ARTPIL Profiles of the Arts
Let Me Consider It from Here
Nov 17, 2018 – Jan 27, 2019 / The Ren

Saul Fletcher, Untitled # 23 (self/behind desk), 1997 (detail). Courtesy of the artist and Anton Kern Gallery

Gritty faces look out from painted cages, surrounded by wax flowers, string, and various mutated forms. Photographs capture a studio wall marked by cryptic arrangements. A woman’s voice, floating in the space, relates her restless nighttime walks. Plush domestic rugs become the substrate for paintings of warped boots and menacing dogs.

Let Me Consider It from Here at The Renaissance Society presents four artists Constance DeJong, Saul Fletcher, Brook Hsu, and Tetsumi Kudo, who operate in the liminal realms between the public and the intimate, the concrete and the fantastical. They frequently draw from their own histories, humors, and instincts as they grapple with or reimagine what’s happening in the world around them. Across a range of media, their works open up spaces that oscillate between strange and familiar, registering deeply personal experiences as well as more ambient cultural and political pressures.

 

Saul Fletcher, Untitled #264 (8 Nests), 2013. Courtesy Of The Artist And Anton Kern Gallery

Saul Fletcher, Untitled #290 (skeleton ft. Petrus Christus) (detail), 2014. Courtesy of the artist and Anton Kern Gallery, New York

How does an artist process the circumstances of their time in relation to their own milieu and psyche? The works in this exhibition are borne of different moments and places, whether 1970s Japan, in the case of Kudo; Europe around the early 2000s for Fletcher; and, for Hsu and DeJong, the present-day United States. Brought together here, in a period in which public life feels defined both by digital interconnection and vocal conflict on many fronts, their practices suggest other ways of meeting the world face to face: anchored in solitary places but stretching beyond, and drawing on a generative tension between inside and out.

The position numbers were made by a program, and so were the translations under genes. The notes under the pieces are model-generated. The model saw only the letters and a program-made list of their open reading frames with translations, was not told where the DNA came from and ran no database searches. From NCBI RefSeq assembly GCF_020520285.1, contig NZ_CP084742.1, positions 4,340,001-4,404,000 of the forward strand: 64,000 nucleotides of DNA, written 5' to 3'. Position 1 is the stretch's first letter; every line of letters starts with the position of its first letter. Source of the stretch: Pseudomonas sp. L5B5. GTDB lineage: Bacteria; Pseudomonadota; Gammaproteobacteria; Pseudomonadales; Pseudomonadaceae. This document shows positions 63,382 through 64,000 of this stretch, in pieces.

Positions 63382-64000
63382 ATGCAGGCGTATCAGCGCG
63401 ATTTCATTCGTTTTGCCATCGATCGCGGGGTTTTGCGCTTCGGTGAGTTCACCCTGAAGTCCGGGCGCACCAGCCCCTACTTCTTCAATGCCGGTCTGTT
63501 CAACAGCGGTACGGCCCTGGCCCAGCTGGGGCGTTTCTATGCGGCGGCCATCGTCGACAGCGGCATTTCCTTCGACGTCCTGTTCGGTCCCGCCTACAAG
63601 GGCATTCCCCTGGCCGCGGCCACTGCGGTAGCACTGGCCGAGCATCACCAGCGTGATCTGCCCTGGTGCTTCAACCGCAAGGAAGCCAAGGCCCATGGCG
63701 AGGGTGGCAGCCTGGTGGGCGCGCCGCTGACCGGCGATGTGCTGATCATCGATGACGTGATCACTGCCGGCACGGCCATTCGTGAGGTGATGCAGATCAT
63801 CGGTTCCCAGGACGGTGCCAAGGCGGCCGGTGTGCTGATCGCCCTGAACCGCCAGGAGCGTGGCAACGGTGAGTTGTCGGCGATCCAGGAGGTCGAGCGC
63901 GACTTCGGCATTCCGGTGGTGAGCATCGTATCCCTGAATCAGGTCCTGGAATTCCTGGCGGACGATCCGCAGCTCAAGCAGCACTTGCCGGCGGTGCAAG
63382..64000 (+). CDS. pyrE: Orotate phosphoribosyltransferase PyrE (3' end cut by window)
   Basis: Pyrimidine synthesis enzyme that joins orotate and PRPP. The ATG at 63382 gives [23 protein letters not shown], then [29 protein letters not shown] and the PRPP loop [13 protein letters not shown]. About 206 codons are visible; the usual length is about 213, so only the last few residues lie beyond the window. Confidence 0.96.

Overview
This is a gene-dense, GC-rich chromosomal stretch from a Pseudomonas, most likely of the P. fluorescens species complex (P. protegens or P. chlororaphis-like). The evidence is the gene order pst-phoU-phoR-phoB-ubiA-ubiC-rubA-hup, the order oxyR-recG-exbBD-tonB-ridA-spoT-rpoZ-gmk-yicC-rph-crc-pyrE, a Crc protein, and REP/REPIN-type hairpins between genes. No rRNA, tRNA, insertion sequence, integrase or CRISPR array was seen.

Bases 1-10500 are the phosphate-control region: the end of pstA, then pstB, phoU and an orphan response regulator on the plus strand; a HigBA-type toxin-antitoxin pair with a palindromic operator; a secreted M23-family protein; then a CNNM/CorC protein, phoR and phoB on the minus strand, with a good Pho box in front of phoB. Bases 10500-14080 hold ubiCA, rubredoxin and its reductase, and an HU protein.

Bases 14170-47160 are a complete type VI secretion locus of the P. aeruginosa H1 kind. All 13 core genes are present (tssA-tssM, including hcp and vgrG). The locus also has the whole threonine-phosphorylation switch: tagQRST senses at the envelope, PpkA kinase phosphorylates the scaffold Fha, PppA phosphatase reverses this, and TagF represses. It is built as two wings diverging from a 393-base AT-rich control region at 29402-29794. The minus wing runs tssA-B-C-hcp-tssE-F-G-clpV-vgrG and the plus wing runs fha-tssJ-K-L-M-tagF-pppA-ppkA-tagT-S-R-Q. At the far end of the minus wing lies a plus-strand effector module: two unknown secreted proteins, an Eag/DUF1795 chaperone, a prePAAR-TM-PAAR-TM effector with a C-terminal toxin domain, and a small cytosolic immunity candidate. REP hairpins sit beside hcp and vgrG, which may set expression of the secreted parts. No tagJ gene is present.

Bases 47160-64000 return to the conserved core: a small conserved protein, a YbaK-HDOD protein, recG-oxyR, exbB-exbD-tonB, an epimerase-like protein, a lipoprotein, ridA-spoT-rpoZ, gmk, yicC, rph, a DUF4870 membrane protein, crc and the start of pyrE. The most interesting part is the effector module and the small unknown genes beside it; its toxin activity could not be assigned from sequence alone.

Brook Hsu, Forget-Me-Not, 2016. Courtesy Of The Artist And Deli Gallery, New York

Brook Hsu, Earth Angel, 2017. Courtesy Of The Artist And Deli Gallery, New York

In tandem with the gallery presentation, poets Geoffrey G. O’Brien, Simone White, and Lynn Xu have been invited to write new texts, which will be presented in a public reading and in the forthcoming catalogue. These writers evince a shared positioning with the artists in Let me consider it from here, parsing in their own ways the complexities of contemporary experience from within a more private sphere.

 

Constance Dejong and Tony Oursler, Relatives, 1988, Performance View At The Kitchen, New York, 2018

Let Me Consider It from Here is supported by the David C. & Sarajean Ruttenberg Arts Foundation, the Curator’s Circle of the Renaissance Society, and the Japan Foundation, New York.

 

Let Me Consider It from Here
Constance DeJong, Saul Fletcher, Brook Hsu, Tetsumi Kudo
Curated by Solveig Øvstebø
November 17, 2018 – January 27, 2019 / The Renaissance Society
For more information please visit the exhibition page >